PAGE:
In recent years the phrase ‘indigo-children’ has become a buzz-word for those youngsters whose intellectual potential significantly surpasses that of most adult scientists. While many remain skeptical towards the idea of the ‘genius youth’, one can hardly ignore the growing number of teenagers endowed with exceptional and often unprecedented talents in various spheres of science and humanities.
The recent innovation exhibition for the young adults of pre-university age organized by Bauman Moscow State Technical University (MSTU) presented Russian scientists with an opportunity to ‘witness the miracle’ and get to see the creations of gifted children. Leading experts were positively shocked by such exhibits as energy-efficient home suitable for severe climate conditions of Siberia and a robot rover constructed on the basis of Tolchin’s inertioid.
Bauman MSTU has long become a synonym for technological innovation and change. Ever since its foundation in 1763 by the order of Russian Empress Catherine II the institution has become the home of greatest scientific minds. The walls of this most renowned Russian technical university have witnessed the inventions of such revolutionary apparatuses as the very first oil cracking machine and a swash plate, which subsequently allowed building helicopters with extraordinary steadiness and controllability characteristics. However, never before has the university contemplated that remarkable scientific breakthroughs can be made by young adults who are yet to receive higher education.
Every year the university organizes ‘Step to the Future’ – an innovation exhibition for pre-university teenagers to uncover the potential of the Russian youth and motivate the most gifted youngsters to pursue a career in technology. Over the years, the university professors and leading experts who oversee the exhibition have already become used to creative and unusual technological solutions proposed by the Russian youth. Nonetheless, the exhibits of December 2012 have come as a shock even to those scientists who were accustomed to ‘usual unusualnesses’ of the exposition.
Eleventh grade student Anya Shvetsova from the city of Noginsk, Moscow Region, has captured the audience with her robot rover. Her exhibition stand is always crowded with Russian leading scientists who marvel at Anya’s creation and try to figure out how it works. Noisily creeping on the floor, the machine is reminiscent of either a UFO or a silver bowl. When Anya toggles the switches on her hand-made console the plate immediately changes the course and starts crawling across the floor in the opposite direction.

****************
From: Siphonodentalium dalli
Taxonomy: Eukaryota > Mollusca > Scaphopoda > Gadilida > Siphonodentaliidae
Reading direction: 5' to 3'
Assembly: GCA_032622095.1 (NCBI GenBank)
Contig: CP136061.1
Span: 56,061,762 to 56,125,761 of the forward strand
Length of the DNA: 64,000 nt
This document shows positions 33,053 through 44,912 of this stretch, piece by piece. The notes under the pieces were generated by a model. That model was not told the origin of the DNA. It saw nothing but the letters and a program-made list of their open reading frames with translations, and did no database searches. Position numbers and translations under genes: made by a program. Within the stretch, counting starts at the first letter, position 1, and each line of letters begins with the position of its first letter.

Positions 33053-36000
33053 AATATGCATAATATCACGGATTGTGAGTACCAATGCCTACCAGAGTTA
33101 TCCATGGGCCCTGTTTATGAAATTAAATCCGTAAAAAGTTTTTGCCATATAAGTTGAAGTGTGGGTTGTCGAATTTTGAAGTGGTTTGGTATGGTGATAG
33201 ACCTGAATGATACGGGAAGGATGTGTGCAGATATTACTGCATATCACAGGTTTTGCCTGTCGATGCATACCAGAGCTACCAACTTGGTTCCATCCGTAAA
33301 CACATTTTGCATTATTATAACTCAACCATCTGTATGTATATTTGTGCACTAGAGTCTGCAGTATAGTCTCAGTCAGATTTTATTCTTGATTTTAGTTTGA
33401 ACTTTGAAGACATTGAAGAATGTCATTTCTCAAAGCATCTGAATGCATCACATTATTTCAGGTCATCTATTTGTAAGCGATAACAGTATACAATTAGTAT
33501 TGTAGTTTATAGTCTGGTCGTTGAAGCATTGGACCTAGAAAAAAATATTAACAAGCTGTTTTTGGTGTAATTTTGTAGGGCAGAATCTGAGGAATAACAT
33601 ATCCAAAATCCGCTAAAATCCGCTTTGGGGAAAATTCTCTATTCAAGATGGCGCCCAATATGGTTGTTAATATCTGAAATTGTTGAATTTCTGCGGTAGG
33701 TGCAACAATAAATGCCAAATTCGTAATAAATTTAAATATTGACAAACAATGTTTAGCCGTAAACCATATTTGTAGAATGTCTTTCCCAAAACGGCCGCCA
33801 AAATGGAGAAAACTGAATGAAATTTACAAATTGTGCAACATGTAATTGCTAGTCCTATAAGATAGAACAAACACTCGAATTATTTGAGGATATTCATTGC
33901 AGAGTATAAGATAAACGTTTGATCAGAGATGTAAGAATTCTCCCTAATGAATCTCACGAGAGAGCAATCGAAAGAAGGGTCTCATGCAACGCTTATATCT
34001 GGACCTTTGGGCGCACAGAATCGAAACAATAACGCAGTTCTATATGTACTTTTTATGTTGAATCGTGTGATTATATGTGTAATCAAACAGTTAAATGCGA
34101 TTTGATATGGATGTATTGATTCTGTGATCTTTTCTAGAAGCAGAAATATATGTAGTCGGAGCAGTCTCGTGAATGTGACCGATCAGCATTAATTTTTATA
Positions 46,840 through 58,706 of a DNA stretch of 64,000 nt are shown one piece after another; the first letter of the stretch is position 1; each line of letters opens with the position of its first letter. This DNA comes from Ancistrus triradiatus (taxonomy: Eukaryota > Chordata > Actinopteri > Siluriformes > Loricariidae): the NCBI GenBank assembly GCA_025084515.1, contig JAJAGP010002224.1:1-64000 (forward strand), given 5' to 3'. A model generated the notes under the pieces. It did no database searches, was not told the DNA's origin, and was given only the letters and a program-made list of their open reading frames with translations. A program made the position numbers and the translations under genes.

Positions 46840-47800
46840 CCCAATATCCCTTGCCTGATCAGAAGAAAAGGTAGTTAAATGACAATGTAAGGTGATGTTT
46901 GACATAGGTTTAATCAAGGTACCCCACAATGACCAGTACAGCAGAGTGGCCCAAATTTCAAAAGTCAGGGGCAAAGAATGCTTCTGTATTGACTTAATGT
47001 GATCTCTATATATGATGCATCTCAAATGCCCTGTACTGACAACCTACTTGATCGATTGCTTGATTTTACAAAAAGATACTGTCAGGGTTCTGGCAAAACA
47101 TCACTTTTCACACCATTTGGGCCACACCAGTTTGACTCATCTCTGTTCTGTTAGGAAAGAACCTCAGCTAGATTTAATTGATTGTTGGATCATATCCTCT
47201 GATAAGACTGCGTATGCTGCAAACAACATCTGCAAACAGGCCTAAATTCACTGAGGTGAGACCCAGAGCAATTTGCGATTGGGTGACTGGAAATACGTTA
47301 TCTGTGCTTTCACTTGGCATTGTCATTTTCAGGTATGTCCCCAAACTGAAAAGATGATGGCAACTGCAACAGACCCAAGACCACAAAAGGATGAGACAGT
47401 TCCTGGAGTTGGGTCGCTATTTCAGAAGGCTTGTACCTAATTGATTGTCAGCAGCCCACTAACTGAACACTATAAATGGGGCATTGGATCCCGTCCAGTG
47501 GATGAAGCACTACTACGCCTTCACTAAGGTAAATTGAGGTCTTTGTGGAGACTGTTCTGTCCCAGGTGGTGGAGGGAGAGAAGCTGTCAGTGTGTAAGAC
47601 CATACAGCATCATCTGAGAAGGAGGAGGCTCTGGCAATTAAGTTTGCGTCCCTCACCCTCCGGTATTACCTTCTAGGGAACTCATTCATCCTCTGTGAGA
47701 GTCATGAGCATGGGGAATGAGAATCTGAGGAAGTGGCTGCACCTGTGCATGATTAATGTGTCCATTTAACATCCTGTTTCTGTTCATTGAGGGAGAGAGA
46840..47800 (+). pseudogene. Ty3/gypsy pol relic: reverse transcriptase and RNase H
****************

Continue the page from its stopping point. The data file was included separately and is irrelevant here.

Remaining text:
The girl calls her invention “an autonomous landing vehicle” and suggests that should her idea be realized under the sponsorship of the Russian Space Agency the robot rover will be able to land even on Venus. When asked about the technical characteristics of the machine, Anya habitually answers that “the apparatus’ main engine is constructed on the basis of Tolchin’s inertioid”. In plain language, it means that the vehicle’s propulsion depends on the movement of two asymmetrical tooth-wheels that are put in motion by electricity or solar energy. While the mechanism seems to be quite straightforward, the way how the rotation of the two tooth-gears drives the whole apparatus remains a mystery even for the most renowned experts.
When asked about her plans and future projects Anya sets her standards very high. In the very near future the girl aims to teach her robot to surmount ramps with the gradient of more than 15 degrees and to change the material of the rover in order to make it heat-resistant. Anya also hopes to make her rover work up to 12 times longer than all other existing landing vehicles, which is a very audacious plan.
Three years younger than Anya, Danil Bibnev from Usolye-Sibirskoe town, Irkutsk region, has presented the public with a similarly ambitious invention. In just two years Danil has constructed a house which is suitable for severe weather conditions of Siberia – its highly efficient heating system is able to conserve heat for the whole duration of long and extremely cold Siberian winters. The key component of Danil’s design is the vortex heater which is remarkable for its ability to spend less amount of energy on heating the water than the amount of energy subsequently derived from water’s heat. While the house is fully operational, modern scientists find it difficult to understand how the vortex heater works since its logic undermines the fundamental law of thermodynamics. This law, which is usually referred to as the energy conservation rule, dictates that the total amount of energy in an isolated system remains constant over time. Thus, Danil’s use of the vortex heater in his energy-efficient house has a potential to be become a cardinal breakthrough in modern physics.
Another innovative element in Danil’s project is the use of ‘matrioshka principle’ which he used while deciding how and where to place heating pipes. Positioning the pipes along the building’s pedestal, the boy placed the hot water pipes in empty pipes with greater diameter so that the heat from water transferred to the air thereby creating a hot air cushion.
Danil dreams to continue his education in Bauman MSTU. While the family does not have sufficient funds to sponsor Danil’s higher education, the boy hopes that he will get a governmental grant. These grants – often called the ‘indigo-grants’ – are due to be realized in two years, exactly when Danil graduates from school.